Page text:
Chasing Suns

Pauline Woolley art, Chasing Suns

The arc of the sun across the sky is one of the most enduring images: repeated every day for all to see. And yet, each time it’s a little different, varying according to geographical location, visibility, and time of year.

Chasing Suns is an ongoing long-term photographic project by artist Pauline Woolley. The images were produced with handmade photographic equipment. Using exposures varying from one minute to 24 hours, Woolley’s aim is to record “not only the sun’s movement, but also the atmospheric conditions of the event”.

As the artist herself says: “Over-exposed paper negatives record an extended glance of this daily occurrence, an occurrence unable to be observed by the human eye. On combining the images from differing equatorial points, a visual language, a language away from the complexity of scientific mathematical equations emerges. However, the use of multiple apertures and the over-layering of images brings into question the scientific validity of the images, as the aesthetic nature of the photographs starts to emerge.”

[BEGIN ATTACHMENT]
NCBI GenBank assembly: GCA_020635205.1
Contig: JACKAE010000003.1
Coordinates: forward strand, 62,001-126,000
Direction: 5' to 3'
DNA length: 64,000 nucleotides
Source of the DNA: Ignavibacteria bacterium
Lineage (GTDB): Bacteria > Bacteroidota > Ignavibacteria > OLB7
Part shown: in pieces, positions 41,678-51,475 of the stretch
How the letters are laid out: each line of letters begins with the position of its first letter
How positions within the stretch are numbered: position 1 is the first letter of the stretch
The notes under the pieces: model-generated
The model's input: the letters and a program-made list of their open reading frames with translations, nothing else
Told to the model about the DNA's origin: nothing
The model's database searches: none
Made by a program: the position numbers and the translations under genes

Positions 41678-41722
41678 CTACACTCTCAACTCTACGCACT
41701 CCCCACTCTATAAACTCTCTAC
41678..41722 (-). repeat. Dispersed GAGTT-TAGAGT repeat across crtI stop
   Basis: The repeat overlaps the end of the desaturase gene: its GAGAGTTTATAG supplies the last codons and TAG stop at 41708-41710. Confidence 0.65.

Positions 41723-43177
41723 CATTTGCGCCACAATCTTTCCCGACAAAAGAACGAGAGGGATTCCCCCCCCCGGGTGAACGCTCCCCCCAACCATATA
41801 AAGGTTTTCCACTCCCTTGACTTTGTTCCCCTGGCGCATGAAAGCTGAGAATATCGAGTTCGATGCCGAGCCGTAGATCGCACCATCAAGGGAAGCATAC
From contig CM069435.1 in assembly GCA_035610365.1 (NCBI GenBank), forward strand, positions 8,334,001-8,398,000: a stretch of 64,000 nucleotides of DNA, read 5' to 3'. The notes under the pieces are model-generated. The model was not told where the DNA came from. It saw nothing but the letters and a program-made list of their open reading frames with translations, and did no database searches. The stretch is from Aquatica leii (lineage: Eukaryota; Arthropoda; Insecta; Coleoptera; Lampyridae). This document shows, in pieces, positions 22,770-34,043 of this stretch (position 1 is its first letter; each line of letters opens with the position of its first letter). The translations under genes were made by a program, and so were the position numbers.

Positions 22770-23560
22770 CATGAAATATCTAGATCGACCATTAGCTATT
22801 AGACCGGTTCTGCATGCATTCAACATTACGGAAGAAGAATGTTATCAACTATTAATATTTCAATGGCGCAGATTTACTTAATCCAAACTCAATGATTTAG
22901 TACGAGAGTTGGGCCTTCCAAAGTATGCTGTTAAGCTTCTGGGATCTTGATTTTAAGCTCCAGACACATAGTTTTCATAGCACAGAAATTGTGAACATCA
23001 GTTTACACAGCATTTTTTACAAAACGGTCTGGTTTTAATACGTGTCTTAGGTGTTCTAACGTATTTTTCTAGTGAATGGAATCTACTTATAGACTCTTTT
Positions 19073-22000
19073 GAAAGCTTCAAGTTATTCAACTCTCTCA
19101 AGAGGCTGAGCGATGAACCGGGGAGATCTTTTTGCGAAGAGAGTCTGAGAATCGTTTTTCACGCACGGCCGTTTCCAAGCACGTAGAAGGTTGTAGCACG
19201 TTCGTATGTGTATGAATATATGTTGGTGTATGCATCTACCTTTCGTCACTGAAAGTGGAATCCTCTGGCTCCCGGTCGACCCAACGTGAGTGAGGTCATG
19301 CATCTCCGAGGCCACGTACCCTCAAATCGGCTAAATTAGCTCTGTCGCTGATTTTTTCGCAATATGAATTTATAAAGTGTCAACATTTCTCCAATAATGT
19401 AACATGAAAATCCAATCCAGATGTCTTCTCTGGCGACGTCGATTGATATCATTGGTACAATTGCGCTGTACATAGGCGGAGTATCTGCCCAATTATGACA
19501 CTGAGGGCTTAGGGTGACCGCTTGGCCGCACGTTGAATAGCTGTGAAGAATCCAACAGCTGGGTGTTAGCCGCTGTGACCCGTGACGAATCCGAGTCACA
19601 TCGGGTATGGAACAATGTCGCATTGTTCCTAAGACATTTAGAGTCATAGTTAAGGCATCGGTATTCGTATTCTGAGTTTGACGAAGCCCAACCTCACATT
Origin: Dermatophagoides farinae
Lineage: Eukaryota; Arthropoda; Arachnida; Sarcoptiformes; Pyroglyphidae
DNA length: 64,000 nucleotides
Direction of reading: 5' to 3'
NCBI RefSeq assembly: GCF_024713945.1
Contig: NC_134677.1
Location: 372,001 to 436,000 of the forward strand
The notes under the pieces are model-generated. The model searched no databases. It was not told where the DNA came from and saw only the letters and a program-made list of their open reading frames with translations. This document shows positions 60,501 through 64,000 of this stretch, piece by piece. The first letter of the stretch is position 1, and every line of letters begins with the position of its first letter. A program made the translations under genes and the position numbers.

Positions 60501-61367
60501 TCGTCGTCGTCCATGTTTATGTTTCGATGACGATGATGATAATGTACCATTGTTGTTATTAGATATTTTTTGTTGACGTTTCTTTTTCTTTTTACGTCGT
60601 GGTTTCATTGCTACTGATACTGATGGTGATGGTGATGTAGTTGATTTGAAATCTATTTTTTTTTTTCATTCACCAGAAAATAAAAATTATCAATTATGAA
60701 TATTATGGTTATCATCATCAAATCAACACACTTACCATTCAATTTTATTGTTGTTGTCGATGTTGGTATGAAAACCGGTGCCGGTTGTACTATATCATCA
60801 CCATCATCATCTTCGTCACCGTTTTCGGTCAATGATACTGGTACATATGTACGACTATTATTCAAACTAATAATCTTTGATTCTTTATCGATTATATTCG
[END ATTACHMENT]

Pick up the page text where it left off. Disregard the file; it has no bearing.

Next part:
The result is a series of strange and ghostly maps, charting paths and glowing moments, curving journeys and intersections. In the foreground stand the silhouettes of unmoving houses and trees. The scales of time have been inverted. In truth, it is the Earth which orbits the sun. It is us who arc.











Image credits, top to bottom:
CHASING SUNS 52 & 3 degrees # 1 – Pauline Woolley 2014
CHASING SUNS 52 & 3 degrees # 2 – Pauline Woolley 2014
CHASING SUNS 52 & 3 degrees # 3 – Pauline Woolley 2014
CHASING SUNS 52 & 37 degrees # 4 – Pauline Woolley 2014
CHASING SUNS 52 & 39 degrees # 5 – Pauline Woolley 2014
CHASING SUNS 52 degrees # 6 – Pauline Woolley 2014
CHASING SUNS 52 & 39 degrees # 7 – Pauline Woolley 2014


The Learned Pig

The Learned Pig

Launched in November 2013, The Learned Pig is an online arts magazine with a love for plants and animals. Our thinking has grown out of our engagement with landscape aesthetics and environmental ethics and these days we try to bring together multiple perspectives on bodies and places, interspecies interactions, and alternative conceptions of that which has rather too frequently been defined as “nature” or “the animal”.